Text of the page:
Agricultural Economics Department


Date of this Version



Published by the Department of Agricultural Economics, University of Nebraska-Lincoln. Copyright 2011 Regents of the University of Nebraska.


Agricultural productivity growth is a necessary condition for food security. Climate is directly related to the ability of a region to produce food. The Intergovernmental Panel on Climate Change (IPCC, 2007) reports that countries in Sub-Saharan Africa (SSA) are likely to be severely affected by climate change and climate variability. Projections show that extreme heat and heavy precipitation are likely to become more frequent, affecting the ability of an already stressed area to produce cash as well as food crops. Most of SSA agriculture (96 percent of harvested acres) is rainfed, making crop yields very sensitive to the temporal and spatial variability of climate, especially rainfall.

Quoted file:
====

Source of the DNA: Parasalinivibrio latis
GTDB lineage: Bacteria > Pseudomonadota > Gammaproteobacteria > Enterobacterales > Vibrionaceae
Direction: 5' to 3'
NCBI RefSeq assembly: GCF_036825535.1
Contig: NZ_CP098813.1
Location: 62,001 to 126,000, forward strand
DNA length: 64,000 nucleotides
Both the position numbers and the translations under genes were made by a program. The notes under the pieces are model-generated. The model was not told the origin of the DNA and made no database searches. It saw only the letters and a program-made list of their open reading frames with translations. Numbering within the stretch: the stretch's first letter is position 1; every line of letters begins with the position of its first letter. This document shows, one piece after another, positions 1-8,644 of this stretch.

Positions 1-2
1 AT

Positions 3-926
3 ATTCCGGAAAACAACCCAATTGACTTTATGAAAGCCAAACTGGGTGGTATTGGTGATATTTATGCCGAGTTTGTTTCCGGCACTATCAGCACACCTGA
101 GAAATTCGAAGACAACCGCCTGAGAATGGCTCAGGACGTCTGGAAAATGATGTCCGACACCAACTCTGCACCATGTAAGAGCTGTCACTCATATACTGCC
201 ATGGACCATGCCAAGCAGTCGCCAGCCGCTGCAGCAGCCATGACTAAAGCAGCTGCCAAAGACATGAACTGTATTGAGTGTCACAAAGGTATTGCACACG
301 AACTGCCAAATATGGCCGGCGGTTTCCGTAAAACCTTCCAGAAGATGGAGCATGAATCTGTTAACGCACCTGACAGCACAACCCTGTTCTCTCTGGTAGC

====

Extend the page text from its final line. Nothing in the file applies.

SSA’s vulnerability to climate change is especially serious due to the dependency of its economy and the livelihood of its population on agriculture. On average, the agricultural sector accounts for about 21 percent of Gross Domestic Product (GDP), reaching up to 70 percent in some countries. About 70 percent of the population in Africa lists agriculture as its primary source of employment.